Amy Hansen ’07 had her eye on a job at Project Concern International (PCI) even before she had the master’s degree that qualified her for it.
Keen on the nonprofit’s roots — like her, PCI’s founder is from San Diego’s resort city, Coronado — as well as its purpose to empower people to enhance health, end hunger and overcome hardship, Hansen got a taste of working at PCI via volunteerism prior to enrolling at the UC San Diego School of Global Policy and Strategy (GPS).
“While in graduate school, I really took the all-eggs-in-one basket-approach,” Hansen recalled. “GPS taught me to work really hard. That was a framework I needed to work at PCI. The MIA degree program also touched on so many different areas — quantitative methods, language, qualitative research, etc. Amid gaining those skill sets pertinent to international development, I also stayed visible and relevant with PCI while at GPS.”
In addition to landing a summer internship with PCI in Bolivia, Hansen also stayed on their radar by continuing to volunteer while at the School. Needless to say, the approach worked: Hansen, who has now been with PCI for 10 years, is currently a senior business development officer in San Diego.
Peg Ross, vice president of global human resources and organization development at PCI, noted it's that diligence and understanding of PCI’s mission that position so many GPS alumni like Hansen for success at the nonprofit — and it’s why the organization continues to hire graduates of the School.
“GPS graduates come to us with a strong understanding of global social and economic issues, which is especially important in the international development sector,” Ross said. “We are consistently delighted with the intellectual capacity, academic preparation and commitment to our global mission that GPS alumni display.”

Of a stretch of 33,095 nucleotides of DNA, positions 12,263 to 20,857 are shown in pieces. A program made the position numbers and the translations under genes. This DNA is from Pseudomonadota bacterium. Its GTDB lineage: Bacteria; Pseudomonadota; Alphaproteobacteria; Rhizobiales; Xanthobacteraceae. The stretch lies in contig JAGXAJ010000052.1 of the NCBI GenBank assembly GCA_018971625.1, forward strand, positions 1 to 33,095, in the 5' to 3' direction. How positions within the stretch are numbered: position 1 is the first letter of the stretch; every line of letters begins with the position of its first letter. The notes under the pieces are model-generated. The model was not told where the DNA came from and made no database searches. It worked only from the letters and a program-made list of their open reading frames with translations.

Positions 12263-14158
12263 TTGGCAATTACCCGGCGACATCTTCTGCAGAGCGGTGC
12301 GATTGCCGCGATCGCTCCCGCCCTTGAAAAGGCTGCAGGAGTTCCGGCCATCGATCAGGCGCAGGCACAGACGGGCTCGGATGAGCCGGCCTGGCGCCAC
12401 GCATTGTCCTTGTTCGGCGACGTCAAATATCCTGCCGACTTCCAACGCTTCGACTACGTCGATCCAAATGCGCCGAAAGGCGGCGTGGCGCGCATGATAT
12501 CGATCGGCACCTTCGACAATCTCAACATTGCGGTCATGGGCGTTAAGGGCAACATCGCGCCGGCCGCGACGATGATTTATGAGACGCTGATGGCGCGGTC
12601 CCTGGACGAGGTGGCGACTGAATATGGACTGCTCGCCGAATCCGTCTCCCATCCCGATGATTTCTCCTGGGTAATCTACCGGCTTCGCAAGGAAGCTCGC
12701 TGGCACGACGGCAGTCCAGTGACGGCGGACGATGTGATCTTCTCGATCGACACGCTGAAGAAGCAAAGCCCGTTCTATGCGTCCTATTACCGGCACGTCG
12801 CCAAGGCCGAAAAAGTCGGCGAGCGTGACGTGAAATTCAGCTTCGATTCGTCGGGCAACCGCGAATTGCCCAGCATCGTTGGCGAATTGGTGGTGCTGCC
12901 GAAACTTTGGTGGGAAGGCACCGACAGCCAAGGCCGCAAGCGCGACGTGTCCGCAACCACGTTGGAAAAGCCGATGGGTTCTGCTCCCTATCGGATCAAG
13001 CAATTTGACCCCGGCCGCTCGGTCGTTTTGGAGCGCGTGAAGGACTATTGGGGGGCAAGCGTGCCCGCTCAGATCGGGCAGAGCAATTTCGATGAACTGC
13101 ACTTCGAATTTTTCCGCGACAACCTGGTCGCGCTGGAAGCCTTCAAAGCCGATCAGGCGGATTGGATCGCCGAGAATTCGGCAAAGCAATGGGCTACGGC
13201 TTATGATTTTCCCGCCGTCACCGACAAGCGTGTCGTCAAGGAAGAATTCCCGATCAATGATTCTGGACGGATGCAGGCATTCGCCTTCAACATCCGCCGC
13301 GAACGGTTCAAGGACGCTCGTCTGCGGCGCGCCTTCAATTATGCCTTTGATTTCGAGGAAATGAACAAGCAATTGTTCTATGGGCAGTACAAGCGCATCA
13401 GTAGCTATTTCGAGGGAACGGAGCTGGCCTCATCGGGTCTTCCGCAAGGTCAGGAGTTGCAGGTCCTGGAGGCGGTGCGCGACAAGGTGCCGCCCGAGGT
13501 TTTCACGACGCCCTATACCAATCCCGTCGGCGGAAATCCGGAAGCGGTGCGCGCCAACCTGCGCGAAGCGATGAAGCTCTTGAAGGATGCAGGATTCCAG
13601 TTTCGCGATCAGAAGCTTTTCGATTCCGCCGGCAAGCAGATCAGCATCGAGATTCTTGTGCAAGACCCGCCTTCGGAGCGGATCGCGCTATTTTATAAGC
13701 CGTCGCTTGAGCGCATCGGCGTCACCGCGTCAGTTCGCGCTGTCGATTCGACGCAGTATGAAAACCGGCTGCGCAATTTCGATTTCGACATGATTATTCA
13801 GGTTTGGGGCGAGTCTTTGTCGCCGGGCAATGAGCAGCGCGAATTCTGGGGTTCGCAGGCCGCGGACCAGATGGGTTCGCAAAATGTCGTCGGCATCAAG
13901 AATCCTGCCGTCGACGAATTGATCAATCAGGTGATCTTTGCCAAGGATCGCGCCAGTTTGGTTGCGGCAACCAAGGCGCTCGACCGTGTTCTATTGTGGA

Similar to Hansen, Dennis Mello ’13 also put his education to use at PCI right out of the gate from GPS.
As a global technical adviser for PCI’s Women Empowered Initiative who telecommutes from Portland, Mello provides programmatic and technical leadership for field staff assigned to 18 projects across 10 countries. To an extent, the initiative has expanded as Mello has grown with PCI, where he also began as an intern while a GPS student.
“I’ve been lucky to have been able to work within the same program but on different projects throughout my entire time at PCI,” Mello said. “That’s kept me committed to PCI.”
Connecting with colleagues in several corners of the globe, Mello added, is among the best parts of his job.
“One of the things that keeps me at PCI and working on this initiative are the instances when we receive positive feedback on how our projects are working,” he said. “That is motivating, that sense that what we’re doing is actually making a difference.”
Hansen echoed Mello’s fulfillments of working at PCI.
“A lot of us are motivated by seeing the impact of projects on the ground, but we’re also equally motivated by the good energy people give off here as team players,” she said. “It’s a similar feeling to how I remember my classmates from GPS. I met so many interesting and motivating people at the School.”
As a senior business development officer, Hansen is responsible for finding and tracking funding opportunities to bring these projects to fruition.
For perspective, she currently has a hand in the U.S. Department of Agriculture-funded McGovern–Dole International Food for Education and Child Nutrition Program, which works to improve childhood nutrition in some of the poorest and hardest-to-reach primary schools in countries such as Tanzania, Guatemala and Nicaragua.
“Earlier this year I submitted a multimillion dollar proposal to extend our program in Nicaragua for another five years,” Hansen shared. “I’m eagerly awaiting the outcome, with fingers and toes crossed!”